Guitar Etudes – Warmup Exercises For Guitar By Pat Methany
For the past few weeks I’ve building my guitar practice sessions around Guitar Etudes – Warmup Exercises for Guitar by Pat Methany. This book is an exploration of Methany’s pre-show warm routine and features eleven studies, based on transcriptions of his actual pre-show playing. At first glance the book looks like a set of classical-music […]
For the past few weeks I’ve building my guitar practice sessions around Guitar Etudes – Warmup Exercises for Guitar by Pat Methany. This book is an exploration of Methany’s pre-show warm routine and features eleven studies, based on transcriptions of his actual pre-show playing.
At first glance the book looks like a set of classical-music inspired exercises. In fact, you can play them as they are written – that’s what I’ve done most days. There’s plenty in the book to challenge any player’s dexterity and stamina.
But, Methany doesn’t actually play the exercises as written studies. What he does is run through scales, arpeggios and classical themes in a semi-improvised way, working them up and down the neck and across different keys. I refer to it as semi-improvised, because unlike jazz, it’s not paying that follows chords as we find them in a song and the orders of notes often remains fixed as the patterns move, unlike the constantly varying flow of jazz lines and melodies.
That said, the exercises never sound like mindless shredding. There’s a musical logic to them; they sound like music. And, some of the exercises, the ones that most closely parallel classical etudes, make for quite pleasant listening.
Methany’s goal is to thoroughly warm himself up physically for a performance (he says he likes to play for at least an hour before a show) without exhausting the part of his mind used for improvisation. Methany wants to hit the first solo of the night feeling physically limber and mentally fresh.
Given that, what impresses about the studies in Guitar Etudes is the amount of information, in terms of scales and arpeggios that one needs to internalise in order to order to be able to riff and explore in this manner. Although there was nothing I couldn’t recognise (in terms of music theory), there were some arpeggios I had not practised including some challenging open patterns.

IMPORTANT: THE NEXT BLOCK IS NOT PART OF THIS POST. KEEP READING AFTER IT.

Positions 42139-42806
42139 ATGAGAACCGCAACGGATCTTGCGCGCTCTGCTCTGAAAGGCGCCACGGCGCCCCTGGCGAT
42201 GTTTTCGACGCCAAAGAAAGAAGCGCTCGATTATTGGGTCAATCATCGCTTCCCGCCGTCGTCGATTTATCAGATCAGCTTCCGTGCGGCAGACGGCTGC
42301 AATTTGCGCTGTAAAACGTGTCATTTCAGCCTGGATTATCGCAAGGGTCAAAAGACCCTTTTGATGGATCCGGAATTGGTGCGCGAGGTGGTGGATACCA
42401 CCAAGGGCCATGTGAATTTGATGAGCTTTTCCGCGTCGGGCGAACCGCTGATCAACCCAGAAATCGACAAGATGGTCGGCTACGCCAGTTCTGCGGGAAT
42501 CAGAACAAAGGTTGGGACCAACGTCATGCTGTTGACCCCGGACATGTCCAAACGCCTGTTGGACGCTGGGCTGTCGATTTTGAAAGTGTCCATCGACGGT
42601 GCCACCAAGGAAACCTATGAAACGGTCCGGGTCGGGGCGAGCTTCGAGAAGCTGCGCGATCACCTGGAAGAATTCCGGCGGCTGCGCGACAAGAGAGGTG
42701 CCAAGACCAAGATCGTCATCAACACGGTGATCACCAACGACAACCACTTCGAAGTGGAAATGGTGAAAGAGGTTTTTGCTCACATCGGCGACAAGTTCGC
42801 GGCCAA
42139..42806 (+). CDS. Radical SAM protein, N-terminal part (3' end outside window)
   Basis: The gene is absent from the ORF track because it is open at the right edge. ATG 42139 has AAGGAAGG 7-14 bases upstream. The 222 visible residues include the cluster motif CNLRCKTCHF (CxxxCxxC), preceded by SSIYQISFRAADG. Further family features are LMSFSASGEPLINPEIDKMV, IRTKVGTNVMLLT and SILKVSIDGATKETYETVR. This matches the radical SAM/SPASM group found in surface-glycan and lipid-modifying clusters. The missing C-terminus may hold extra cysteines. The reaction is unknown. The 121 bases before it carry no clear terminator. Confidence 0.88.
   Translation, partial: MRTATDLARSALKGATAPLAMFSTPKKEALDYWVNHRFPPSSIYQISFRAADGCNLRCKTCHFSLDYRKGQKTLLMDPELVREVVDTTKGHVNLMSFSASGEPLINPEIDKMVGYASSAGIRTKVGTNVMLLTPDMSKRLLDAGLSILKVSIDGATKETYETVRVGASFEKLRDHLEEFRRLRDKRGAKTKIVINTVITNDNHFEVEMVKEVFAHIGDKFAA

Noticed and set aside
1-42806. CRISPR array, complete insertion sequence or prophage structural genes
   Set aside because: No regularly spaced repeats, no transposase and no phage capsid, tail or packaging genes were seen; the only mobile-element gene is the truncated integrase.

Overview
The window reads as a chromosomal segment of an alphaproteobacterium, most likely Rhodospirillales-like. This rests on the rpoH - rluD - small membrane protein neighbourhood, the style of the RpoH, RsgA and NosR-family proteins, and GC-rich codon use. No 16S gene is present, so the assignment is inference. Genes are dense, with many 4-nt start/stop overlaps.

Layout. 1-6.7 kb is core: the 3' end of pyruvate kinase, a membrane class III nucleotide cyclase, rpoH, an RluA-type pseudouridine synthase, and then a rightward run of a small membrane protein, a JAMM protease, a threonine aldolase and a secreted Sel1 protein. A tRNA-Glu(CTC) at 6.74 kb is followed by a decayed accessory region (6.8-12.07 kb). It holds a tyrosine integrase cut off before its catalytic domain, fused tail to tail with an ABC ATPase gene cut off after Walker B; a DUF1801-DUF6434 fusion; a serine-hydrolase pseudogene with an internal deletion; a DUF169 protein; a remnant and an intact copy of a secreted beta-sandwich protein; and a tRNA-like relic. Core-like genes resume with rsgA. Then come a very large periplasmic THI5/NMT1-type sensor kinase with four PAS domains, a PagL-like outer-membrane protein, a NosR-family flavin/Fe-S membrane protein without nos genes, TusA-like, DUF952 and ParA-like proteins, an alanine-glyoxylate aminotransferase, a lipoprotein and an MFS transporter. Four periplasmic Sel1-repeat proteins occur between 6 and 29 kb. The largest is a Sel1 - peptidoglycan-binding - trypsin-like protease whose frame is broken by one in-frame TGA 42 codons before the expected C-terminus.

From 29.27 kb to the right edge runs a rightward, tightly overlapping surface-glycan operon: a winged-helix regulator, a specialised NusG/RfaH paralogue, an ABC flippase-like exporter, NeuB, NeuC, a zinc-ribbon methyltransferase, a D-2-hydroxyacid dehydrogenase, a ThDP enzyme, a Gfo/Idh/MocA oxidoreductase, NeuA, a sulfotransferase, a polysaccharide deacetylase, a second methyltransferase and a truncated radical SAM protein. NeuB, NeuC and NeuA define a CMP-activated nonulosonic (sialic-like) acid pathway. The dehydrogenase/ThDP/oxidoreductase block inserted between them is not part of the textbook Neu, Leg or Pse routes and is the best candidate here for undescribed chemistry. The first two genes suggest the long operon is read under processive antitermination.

So you can approach Guitar Etudes in a few different ways. You can take the studies at face value and simply practice them as they appear in the book. Technically this will push anyone, from advanced beginner to seasoned player to be sharper and more controlled.
Or, you can mine the book for ideas, patterns and ways to combine arpeggios and single lines. Although none of the studies sound like jazz, they do get your fingers moving in ways that approximate the fingerings and dexterity you will need to play jazz. Too many guitar practice books run you up and down patterns that bear little resemblance to the way you play actual music.
Beyond that, you can come up with your own studies to warm up as Methany does. Of course, doing that will require you to learn (or re-learn) lots of scales and arpeggios, to the point where you can recombine them at will. But, that is the technical heart of great jazz playing, which is what makes this inspiring book of musical studies such a worthwhile challenge.